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Gear Guy

Why I Love the Humble Cam Strap

This basic piece of gear is a must-have for any adventure

The humble cam strap is so indispensable, it may beat rope itself. (Joe Jackson)

This basic piece of gear is a must-have for any adventure

One of my most trusted and well-used pieces of gear is something I stole. About 15 years ago, I swiped a series of cam straps from the rafting company I was working for. (Sorry, Adventure Whitewater!) Those straps have since become an essential part of how I play outside. I’ve used them on innumerable adventures, always keep them in my car, and usually have at least one in all my packs.

Cam straps, lengths of one-inch webbing that cost about $5 and usually measure between three and 20 feet long, come with a simple spring-loaded, toothy buckle on one end that allows you tighten and lock the webbing around some object without it coming undone. They’re not to be confused with ratchet straps, which are also webbing but use a ratchet mechanism to tighten things down. Here, you have to yank on the strap yourself to snug everything up. It’s not hard: I’ve created dents in thermoformed kayaks by being too aggressive.

These straps have long been used in the rafting community because of their strength and versatility. I have stacked rafts five high, cam-strapped them to boat trailers, and driven too fast down mountain roads with zero fear of them falling. The one time I lost a raft stack was in a wild explosion of rubber on the Klamath River Highway in California during my second year of guiding. It resulted from a shoddy handle on an old raft tearing off and setting the boat free. The strap, however, was totally fine and is likely still being used by the rafting company 15 years later.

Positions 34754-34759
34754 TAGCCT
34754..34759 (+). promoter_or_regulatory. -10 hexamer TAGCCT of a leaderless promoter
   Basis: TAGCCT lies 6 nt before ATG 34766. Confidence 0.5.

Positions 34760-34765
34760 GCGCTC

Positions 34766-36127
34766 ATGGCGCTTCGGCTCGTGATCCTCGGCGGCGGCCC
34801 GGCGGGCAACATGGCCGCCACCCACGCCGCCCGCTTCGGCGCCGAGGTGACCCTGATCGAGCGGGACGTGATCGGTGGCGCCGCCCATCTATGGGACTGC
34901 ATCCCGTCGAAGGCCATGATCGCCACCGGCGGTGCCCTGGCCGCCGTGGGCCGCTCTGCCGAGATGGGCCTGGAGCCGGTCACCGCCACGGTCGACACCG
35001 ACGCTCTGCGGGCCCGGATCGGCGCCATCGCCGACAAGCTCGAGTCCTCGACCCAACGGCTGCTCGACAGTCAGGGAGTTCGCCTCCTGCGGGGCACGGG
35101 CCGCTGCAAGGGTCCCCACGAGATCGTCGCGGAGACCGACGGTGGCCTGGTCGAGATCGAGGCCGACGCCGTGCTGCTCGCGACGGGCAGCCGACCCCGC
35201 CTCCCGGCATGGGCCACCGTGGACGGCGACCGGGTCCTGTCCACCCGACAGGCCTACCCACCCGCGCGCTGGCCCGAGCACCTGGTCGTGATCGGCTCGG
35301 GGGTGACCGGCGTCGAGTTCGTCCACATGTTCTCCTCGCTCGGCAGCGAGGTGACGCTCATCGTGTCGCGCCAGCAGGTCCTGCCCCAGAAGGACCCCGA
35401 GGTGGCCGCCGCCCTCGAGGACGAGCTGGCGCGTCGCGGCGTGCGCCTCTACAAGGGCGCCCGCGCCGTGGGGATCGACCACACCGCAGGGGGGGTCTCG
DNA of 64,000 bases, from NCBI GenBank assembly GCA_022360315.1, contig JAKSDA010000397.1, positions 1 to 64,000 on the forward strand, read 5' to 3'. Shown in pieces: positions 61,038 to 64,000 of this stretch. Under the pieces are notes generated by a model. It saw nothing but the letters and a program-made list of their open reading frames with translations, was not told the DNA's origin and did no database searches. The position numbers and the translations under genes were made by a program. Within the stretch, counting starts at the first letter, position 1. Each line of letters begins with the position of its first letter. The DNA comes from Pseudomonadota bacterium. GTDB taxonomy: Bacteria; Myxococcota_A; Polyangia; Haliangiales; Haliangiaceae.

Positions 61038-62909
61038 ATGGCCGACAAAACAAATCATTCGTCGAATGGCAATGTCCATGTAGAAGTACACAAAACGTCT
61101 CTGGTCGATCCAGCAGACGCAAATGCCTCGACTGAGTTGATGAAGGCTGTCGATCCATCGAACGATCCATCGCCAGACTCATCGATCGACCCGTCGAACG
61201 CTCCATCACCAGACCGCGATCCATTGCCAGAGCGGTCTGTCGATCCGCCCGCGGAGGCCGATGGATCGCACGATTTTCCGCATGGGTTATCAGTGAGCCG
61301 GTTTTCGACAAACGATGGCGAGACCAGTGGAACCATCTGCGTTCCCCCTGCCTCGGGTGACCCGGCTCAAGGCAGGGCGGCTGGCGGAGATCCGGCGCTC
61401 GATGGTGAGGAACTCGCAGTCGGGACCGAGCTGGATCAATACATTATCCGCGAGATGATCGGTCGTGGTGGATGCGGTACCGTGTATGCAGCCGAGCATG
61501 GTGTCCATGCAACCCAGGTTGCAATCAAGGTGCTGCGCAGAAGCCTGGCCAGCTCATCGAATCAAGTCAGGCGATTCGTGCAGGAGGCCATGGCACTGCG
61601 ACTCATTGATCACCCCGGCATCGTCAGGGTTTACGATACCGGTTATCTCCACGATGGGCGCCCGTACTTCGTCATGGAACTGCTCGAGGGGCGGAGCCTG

Besides being an ideal way to secure boats, cam straps can fix just about everything else. Catastrophic zipper failure on my backpack? No worries, I can close the whole body tight with a cam strap. Buckle on my ski boot break? Piece of cake: Wrap a cam strap around the top.

Or swap out your adventure belts for a cam strap. A three-footer was just the right size for the skinny end-of-summer guiding frame I sported through much of my twenties. Nowadays, I take a four-footer, cut it to size, then clean up the frayed end with a lighter. I love the idea of always having a gear fix or tie-down around my waist.

The list of advantages keeps going. If your cam straps are short, they can be daisy-chained together by feeding the loose end of one through the buckle of the other; I trust three four-foot straps attached to each other as much as I trust a single 12-foot strap.

Some rope enthusiasts will turn their noses up at my love of cam straps. Sure, a trucker’s hitch coupled with a good tightening knot can work just as well. Personally, though, even after securing thousands of bow lines on commercial raft stacks using that method, I still prefer the peace of mind that securing my valuables with a cam strap provides. I don’t want to wonder if I tied my knot well enough while hurtling down the road with gear strapped to my roof or trailer.

Here’s my final piece of advice: Invest in a series of lengths and write your name on every single one so your friends don’t steal them. And don’t buy the cheapest ones you can find. The cheap ones will work, but it’s better to get them from a company like NRS, which has been making durable cam straps for years.

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